“A Memory of Solferino” by Henry Dunant

This story takes us back to the Battle of Solferino, which was part of Italy’s Second War for Independence. It was the last battle of large magnitude in the war and from the account of Henry Dunant, was equal in its carnage. Dunant goes into immense detail, describing the size of the French-Sardinian Army and the Austrian Army and how they together equated over 300,000 men. Dunant would also describe the gruesome deaths witnessed and the stories of heads being ripped from the owner by cannonballs, stomachs being gashed open with sabers, and heads being smashed by rocks. He described how the nurses, who were women, were seen running into the field to help the wounded soldiers and themselves being killed or caught in the cross fire. He even brings up the animals of soldiers and how they seemed to as into the war as their owners. Dunant was also quick to point out how it seemed the horses were more empathetic to the men laying on the ground and would carefully avoid while the men, sometimes of the same side, were so overcome with adrenaline and war they would trample the men lying to death. The following days and weeks after the battle were when you are able to truly see the disaster. Thousands of people lie in agony and thousands more lay dead in the fields. Dunant saw the townspeople down their part in helping the wounded and in need.  It was this horrific and long battle that would help inspire Henry Dunant to organize and start the Red Cross who’s sole purpose would be to relieve the pain and suffering of war as effective as possible. Its also a call to action to us to do what we can. As long as war exists there will always be some sort of suffering and people in need and we should not be so comfortable with turning our backs to them.

Thoughts on “Killing Civilians” so Far

did not expect to like “Killing Civilians” quite honestly. It came off to me as a “textbook style” type of book and just list statistics and facts that I would remember for the discussion and forget after. However, after reading through it more, I have come to really enjoy the book. Not enjoy as in enjoying reading about the suffering and misery brought upon innocent people but enjoy in that its expanding my knowledge and empathy towards the victims of war. Chapter 2 has been the most noteworthy to me since beginning the book. The personal accounts the author laces between the never-ending pages of facts and statistics really helps make it personal for the reader. The stories of survivors and witnesses of rape, genocide, and mass murder really make you connect more than you thought you would, at least for me it did. One excerpt from the book “Sex Slaves” by Louise Brown about a young girl named Shana who was a sex slave in Southeast Asia really rattled me. It told how she no longer works as a sex worker not because she’s moved on to better things but simply because she is going to die from a disease she contracted from her work. This is just utterly sad and helps open your eyes to the fact this practice still goes on today and we seem to benching to stop it.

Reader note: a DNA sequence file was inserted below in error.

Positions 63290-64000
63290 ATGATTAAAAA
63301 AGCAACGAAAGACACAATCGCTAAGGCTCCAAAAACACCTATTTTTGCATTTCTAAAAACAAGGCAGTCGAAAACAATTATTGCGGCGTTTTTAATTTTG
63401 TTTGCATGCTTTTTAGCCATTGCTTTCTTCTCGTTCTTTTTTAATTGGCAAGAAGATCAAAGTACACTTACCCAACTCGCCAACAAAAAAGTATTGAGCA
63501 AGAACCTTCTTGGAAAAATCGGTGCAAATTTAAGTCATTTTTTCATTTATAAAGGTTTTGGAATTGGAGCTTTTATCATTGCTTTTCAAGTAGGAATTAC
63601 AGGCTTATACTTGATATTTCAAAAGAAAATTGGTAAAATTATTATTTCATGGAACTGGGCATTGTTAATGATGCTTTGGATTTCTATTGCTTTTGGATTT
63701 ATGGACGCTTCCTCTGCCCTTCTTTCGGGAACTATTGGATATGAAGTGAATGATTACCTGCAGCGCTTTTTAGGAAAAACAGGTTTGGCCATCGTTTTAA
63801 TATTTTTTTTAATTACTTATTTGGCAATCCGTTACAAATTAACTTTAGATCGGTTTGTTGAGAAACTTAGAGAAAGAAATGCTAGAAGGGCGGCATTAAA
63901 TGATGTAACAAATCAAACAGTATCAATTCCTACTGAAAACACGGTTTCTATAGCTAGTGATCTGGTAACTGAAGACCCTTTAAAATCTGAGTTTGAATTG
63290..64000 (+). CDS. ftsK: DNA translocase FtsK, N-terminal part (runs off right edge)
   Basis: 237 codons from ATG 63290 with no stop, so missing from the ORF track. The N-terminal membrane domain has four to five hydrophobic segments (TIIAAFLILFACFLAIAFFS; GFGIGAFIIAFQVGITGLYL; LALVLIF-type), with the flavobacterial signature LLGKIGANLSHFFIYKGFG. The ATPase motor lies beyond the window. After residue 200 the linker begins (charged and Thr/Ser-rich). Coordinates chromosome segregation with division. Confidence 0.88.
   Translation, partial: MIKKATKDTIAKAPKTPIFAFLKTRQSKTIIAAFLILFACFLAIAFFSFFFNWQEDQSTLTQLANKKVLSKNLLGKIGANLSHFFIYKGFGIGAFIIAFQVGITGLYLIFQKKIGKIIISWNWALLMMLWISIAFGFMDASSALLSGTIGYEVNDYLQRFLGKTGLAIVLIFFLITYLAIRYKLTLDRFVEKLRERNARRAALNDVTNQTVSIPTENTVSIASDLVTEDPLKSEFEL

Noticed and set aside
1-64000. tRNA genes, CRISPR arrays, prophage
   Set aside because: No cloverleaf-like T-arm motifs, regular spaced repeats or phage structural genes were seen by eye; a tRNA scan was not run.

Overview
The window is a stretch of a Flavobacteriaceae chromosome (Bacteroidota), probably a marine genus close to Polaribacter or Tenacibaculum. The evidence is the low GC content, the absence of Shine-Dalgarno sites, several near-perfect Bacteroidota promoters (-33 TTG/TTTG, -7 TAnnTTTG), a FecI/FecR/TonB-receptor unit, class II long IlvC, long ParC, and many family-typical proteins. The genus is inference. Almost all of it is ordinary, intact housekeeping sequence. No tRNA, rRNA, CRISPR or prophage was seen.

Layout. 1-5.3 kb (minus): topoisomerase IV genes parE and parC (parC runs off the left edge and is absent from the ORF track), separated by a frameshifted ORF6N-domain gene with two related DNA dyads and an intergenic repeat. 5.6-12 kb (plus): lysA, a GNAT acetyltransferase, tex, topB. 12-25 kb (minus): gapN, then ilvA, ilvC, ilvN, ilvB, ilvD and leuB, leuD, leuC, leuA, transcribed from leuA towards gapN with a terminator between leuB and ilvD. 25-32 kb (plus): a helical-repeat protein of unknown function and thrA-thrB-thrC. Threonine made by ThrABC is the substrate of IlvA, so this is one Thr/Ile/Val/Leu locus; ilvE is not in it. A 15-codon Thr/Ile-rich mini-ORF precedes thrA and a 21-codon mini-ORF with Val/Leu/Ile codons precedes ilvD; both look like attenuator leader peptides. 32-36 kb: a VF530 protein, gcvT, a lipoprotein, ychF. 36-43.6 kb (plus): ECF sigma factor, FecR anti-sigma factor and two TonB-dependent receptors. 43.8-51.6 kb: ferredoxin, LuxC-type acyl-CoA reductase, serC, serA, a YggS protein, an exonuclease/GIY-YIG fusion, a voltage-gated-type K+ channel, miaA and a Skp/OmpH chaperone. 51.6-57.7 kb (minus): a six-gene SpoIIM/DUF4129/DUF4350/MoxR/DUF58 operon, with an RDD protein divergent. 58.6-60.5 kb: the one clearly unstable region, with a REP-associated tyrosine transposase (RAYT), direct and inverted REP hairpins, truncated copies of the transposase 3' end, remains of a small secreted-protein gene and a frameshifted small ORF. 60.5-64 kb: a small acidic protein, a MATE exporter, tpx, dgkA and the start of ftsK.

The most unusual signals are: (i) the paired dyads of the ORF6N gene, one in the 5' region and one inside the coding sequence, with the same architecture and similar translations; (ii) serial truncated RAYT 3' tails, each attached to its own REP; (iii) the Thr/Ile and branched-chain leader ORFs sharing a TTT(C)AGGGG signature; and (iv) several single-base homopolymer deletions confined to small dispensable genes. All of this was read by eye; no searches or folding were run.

Another aspect of this novel that is wonderful to me is how it opened my eyes to how American soldiers are sometimes no better than the “savages” we see on the news who are fighting wars elsewhere in the world. There are accounts of american soldiers, especially during the Vietnam Conflict, raping and decimating entire villages simply because the could. This shocked me in a sense that I always held our standards higher than others and to read and find out that we have people who do the same, if not worse, atrocities we shame others for doing was just disappointing to read.

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